Dr Emmily Bueno de Mesquita is both a passionate and compassionate doctor, wanting to better her patients’ quality of life. Although most of her medical training took place within Western culture, her personal cultural background has engraved her with a knowing that there is more to health than “just Western medicine” and medications. She is therefore open to other more (or less) traditional ways to influence, enhance and modify mental, emotional and spiritual wellbeing.
She is delighted that science is slowly catching up in understanding how some of these other techniques aide our healing and recovery; making it more acceptable to “prescribe” (or refer to and or incorporate) yoga, mindfulness, naturopathy, massage therapy, family constellations, craniosacral therapy, Ayurveda, traditional Chinese medicine and energy healing practices, just to name a few. Let’s not forget ‘catching a wave’ here on the Gold Coast, either on your surfboard, paddle board or just going for a swim.
Dr Emmily Bueno de Mesquita has lived and worked in many different countries, providing her with valuable life and work experience. Her career in mental health, spanning more than 15 years, has involved working on acute inpatient wards, medical psychiatric units, outpatient clinics and in prisons to treat and support people suffering from psychotic and depressive episodes, anxiety disorders, substance use disorders and vulnerabilities in their personalities.
She strongly believes more emphasis should be placed on prevention of mental illness, which starts with maintaining/improving the mental health of our youngest ones; as such she has worked with pregnant women to both manage their mental health and the mental health of their infants after birth. She has a strong interest in attachment and trauma-based work, infant carer dyad mental health, and supporting the mental health of health professionals, including mood and anxiety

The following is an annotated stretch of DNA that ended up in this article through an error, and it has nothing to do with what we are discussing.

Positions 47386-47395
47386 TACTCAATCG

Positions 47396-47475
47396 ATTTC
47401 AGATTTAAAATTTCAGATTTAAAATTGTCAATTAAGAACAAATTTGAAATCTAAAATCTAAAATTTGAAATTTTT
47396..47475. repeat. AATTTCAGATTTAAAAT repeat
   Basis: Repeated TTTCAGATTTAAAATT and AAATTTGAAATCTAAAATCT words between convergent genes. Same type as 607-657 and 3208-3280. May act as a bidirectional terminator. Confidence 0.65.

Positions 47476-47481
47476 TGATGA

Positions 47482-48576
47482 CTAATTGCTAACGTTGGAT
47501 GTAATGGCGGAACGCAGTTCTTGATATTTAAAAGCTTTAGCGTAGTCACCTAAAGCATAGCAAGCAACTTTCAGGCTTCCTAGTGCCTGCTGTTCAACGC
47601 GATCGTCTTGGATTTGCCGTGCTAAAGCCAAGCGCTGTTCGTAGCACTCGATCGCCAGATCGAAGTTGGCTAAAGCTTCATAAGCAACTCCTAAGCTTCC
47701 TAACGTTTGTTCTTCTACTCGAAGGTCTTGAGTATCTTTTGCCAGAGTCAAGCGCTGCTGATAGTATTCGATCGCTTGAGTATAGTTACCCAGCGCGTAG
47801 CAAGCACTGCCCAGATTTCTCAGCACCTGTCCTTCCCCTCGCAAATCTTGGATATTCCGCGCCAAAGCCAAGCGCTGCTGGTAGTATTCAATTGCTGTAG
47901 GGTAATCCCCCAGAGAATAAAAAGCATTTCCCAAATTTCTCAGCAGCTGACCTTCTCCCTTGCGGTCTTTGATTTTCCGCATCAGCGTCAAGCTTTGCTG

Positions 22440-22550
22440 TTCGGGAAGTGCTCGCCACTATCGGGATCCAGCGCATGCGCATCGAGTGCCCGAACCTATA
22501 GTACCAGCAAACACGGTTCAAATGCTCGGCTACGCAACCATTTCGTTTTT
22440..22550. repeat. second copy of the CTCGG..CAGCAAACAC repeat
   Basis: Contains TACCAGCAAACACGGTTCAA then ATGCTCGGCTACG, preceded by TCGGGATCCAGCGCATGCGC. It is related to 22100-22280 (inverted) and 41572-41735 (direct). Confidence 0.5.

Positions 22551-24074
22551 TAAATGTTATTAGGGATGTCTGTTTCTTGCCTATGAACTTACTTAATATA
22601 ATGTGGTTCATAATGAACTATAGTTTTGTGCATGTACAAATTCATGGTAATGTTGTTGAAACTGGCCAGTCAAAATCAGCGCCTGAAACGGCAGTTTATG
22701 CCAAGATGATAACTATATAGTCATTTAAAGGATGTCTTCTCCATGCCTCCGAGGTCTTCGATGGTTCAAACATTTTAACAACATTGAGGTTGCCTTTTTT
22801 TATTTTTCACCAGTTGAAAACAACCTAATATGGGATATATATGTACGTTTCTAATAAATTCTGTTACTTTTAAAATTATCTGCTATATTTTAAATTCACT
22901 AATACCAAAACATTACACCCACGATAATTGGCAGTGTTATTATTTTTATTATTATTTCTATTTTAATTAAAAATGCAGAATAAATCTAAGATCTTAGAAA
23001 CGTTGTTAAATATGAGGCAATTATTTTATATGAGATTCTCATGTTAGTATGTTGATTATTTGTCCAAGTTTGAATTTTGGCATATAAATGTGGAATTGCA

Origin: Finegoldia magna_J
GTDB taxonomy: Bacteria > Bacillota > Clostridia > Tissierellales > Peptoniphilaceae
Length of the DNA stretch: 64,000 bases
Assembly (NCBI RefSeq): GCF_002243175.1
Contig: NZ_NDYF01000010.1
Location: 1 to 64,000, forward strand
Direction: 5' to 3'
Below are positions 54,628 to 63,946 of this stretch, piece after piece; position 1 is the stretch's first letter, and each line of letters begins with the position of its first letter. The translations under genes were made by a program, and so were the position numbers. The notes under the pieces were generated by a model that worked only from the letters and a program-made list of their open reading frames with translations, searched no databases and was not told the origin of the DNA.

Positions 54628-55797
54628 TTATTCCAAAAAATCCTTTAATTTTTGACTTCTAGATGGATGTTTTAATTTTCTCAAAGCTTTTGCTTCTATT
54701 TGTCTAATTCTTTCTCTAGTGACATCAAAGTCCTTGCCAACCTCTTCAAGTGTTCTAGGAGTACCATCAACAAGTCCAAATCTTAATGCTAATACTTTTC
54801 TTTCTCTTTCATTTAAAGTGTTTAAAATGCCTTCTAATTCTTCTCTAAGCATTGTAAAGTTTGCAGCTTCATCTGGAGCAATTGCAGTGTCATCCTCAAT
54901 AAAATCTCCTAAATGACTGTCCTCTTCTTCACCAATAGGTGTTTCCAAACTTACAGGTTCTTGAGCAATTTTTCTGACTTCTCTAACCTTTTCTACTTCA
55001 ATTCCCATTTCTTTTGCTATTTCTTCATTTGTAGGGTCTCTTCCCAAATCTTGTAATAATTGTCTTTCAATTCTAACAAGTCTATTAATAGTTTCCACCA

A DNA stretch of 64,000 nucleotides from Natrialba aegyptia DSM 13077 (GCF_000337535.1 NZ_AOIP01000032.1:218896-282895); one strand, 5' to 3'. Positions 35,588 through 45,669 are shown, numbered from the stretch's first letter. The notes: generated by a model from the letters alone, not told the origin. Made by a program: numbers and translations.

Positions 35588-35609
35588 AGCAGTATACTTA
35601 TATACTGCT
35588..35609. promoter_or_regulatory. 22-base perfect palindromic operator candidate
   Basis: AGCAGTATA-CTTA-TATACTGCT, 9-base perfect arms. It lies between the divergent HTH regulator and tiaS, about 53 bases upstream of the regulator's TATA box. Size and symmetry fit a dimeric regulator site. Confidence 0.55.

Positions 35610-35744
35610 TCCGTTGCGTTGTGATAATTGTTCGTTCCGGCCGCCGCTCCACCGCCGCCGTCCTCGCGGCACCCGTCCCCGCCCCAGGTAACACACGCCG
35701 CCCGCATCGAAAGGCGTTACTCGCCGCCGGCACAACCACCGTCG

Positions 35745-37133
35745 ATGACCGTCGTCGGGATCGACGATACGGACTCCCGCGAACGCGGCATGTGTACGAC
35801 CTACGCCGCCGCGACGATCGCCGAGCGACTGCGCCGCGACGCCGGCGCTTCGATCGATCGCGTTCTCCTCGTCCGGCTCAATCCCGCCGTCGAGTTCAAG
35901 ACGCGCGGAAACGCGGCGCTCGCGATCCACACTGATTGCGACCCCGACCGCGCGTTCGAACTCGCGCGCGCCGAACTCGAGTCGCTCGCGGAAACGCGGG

disorders, psychotic disorders and PTSD and stress related disorders.
She continues to work in the Gold Coast University hospital, where she is directly involved in clinical supervision of junior colleagues, providing education to medical and nursing students, providing and training people in reflective practice, facilitating weekly mindfulness sessions and she is part of several committees in which she advocates for compassionate, patient-centred and trauma-informed care. She is also a trained peer supporter for colleagues who are affected by vicarious trauma on the work floor.
Born in South America, raised in the Caribbean and trained in both Europe and Australia, she comes with a breath of multicultural exposure influencing her daily practice. She is openminded, kind, non- judgmental and creative in her approach to caring for you on your healing journey.